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Agronomy Journal Abstract -

Forage Establishment in Wheat Stuble


This article in AJ

  1. Vol. 70 No. 6, p. 969-972
    Received: June 16, 1978

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  1. F. J. Olsen,
  2. J. H. Jones and
  3. J. J. Faix2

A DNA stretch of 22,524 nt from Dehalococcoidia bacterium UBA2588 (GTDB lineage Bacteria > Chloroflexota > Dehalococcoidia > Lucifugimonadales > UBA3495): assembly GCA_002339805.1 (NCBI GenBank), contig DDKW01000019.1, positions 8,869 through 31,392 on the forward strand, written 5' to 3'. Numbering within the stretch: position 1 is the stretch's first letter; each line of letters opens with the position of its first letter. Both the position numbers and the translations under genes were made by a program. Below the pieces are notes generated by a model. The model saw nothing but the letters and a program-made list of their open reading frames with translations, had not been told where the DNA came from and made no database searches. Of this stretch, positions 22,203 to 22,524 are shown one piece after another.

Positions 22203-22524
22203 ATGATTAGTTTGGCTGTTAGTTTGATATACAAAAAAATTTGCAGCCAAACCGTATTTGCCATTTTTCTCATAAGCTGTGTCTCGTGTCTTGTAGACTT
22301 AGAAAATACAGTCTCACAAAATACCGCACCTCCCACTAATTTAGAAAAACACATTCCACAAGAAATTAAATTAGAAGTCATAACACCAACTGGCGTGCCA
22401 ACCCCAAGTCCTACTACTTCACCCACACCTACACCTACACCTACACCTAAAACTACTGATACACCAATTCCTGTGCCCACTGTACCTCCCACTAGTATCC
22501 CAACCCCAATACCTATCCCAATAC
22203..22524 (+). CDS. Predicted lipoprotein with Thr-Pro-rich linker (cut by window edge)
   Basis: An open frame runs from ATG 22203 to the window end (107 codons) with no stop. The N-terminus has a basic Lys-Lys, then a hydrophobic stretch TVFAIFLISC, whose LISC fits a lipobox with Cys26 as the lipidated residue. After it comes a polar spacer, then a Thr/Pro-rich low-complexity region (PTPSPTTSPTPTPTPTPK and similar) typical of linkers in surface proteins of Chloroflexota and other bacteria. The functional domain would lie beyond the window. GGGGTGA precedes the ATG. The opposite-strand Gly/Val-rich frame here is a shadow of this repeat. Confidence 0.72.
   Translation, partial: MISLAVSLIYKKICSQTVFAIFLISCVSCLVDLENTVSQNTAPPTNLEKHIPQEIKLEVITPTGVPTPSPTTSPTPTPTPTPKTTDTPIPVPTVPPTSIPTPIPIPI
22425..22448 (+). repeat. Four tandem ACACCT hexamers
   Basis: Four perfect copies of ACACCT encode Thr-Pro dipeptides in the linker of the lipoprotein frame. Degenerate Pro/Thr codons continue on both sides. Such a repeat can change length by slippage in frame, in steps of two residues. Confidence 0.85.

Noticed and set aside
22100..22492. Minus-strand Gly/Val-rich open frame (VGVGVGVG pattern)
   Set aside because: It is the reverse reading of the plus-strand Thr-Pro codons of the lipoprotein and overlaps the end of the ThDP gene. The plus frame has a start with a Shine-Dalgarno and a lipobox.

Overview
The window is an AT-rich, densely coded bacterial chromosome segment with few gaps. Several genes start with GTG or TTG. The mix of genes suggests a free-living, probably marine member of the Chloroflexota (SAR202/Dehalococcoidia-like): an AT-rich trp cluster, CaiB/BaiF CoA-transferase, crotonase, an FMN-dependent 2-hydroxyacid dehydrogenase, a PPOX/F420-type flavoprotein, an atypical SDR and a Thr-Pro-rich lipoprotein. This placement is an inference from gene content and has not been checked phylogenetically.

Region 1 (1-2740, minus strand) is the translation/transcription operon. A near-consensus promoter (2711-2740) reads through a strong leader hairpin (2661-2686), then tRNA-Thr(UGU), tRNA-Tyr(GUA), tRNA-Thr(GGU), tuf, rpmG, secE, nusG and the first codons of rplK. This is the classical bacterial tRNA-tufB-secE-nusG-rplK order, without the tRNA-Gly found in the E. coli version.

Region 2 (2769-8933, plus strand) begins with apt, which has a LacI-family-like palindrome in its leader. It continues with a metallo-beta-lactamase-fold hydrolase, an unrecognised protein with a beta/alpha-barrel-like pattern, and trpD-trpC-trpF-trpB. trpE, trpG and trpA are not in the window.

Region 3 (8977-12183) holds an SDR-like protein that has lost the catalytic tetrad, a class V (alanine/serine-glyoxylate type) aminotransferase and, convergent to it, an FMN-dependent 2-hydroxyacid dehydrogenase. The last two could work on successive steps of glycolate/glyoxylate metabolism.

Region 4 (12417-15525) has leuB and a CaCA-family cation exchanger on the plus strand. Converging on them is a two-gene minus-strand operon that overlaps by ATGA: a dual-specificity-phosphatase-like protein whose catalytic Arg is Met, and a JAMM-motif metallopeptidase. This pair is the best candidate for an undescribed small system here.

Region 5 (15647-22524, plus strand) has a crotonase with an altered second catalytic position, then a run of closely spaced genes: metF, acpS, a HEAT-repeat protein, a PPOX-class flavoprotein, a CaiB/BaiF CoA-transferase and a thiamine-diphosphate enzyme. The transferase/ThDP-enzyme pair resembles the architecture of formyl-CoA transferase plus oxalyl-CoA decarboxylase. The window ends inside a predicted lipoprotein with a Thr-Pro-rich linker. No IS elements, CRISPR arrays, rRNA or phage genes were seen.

The establishment of forages using wheat (Triticum aestivum L.) as a companion crop has been unreliable in recent years because of competition for light and moisture by vigorous, high-yielding, modern wheat cultivars. This field study was conducted during 1975–77 to assess the feasibility of establishing forages in late summer in wheat stubble grown on a fine-silty, mixed, mesic Aquic Hapluadolf soil using different tillage systems and seeding implements. Tillage systems used included conventional, disk, and no-till. The Allis-Chaimers No-Till planter, Bril. lion seeder, International Harvester grain drill, John Deere Model 1500 Powr-till drill, and Zip seeder were employed to determine the possibility of obtaining acceptable stands of Ladino clover (Trifolium repens L.), red clover (Trifolium pratense L.), and tall fescue (Festuca arundinacea Schreb.). Forages were successfully established in wheat stubble without tillage using the Allis-Chalmers No-Till planter and John Deere Model 1500 Powr-till drill. Satisfactory forage stands were obtained using the Brillion seeder and International Harvester grain drill in disked wheat residue and a conventionally prepared seedbed. The Zip seeder did not operate satisfactorily in wheat stubble in this study. Planting forages in wheat stubble enhanced winter cover, providing soil protection from erosion.

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